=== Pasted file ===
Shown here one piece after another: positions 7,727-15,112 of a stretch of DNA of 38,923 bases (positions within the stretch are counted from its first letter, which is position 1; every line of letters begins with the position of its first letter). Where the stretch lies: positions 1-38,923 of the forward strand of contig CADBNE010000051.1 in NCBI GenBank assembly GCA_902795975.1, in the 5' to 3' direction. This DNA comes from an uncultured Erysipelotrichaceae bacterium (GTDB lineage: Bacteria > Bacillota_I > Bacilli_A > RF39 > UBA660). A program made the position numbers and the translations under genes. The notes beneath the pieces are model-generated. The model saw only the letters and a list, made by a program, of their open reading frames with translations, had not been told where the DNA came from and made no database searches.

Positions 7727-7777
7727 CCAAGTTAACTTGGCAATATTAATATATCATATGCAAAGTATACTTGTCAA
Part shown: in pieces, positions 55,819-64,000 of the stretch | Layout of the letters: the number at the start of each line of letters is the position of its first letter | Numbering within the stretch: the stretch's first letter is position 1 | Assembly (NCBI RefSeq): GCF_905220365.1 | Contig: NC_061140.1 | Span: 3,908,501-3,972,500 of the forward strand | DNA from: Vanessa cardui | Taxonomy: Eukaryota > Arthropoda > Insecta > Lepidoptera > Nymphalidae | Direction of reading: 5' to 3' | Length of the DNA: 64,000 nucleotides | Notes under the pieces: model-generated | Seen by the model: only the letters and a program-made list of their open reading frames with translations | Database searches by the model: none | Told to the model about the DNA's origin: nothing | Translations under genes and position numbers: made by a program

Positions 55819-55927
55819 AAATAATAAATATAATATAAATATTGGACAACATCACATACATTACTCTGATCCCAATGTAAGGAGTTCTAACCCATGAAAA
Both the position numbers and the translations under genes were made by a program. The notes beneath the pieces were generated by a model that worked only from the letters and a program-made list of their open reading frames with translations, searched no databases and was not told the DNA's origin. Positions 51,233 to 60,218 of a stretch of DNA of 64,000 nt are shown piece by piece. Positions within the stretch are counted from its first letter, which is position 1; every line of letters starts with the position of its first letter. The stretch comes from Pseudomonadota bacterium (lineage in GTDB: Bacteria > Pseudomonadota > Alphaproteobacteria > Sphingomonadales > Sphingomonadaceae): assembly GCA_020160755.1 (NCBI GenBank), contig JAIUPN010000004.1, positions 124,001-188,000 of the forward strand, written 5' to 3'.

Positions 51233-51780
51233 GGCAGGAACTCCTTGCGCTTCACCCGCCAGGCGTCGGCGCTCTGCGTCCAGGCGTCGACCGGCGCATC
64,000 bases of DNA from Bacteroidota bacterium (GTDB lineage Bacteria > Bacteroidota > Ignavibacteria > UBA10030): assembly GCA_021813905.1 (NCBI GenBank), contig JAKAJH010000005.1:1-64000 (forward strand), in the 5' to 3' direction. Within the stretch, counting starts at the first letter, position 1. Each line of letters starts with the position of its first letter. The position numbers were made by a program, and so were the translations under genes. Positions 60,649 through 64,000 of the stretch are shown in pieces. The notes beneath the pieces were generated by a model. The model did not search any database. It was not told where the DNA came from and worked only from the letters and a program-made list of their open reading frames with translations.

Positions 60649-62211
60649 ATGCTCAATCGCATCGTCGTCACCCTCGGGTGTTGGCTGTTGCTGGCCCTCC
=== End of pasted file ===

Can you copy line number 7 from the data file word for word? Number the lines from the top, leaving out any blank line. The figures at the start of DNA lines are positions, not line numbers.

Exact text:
Both the position numbers and the translations under genes were made by a program. The notes beneath the pieces were generated by a model that worked only from the letters and a program-made list of their open reading frames with translations, searched no databases and was not told the DNA's origin. Positions 51,233 to 60,218 of a stretch of DNA of 64,000 nt are shown piece by piece. Positions within the stretch are counted from its first letter, which is position 1; every line of letters starts with the position of its first letter. The stretch comes from Pseudomonadota bacterium (lineage in GTDB: Bacteria > Pseudomonadota > Alphaproteobacteria > Sphingomonadales > Sphingomonadaceae): assembly GCA_020160755.1 (NCBI GenBank), contig JAIUPN010000004.1, positions 124,001-188,000 of the forward strand, written 5' to 3'.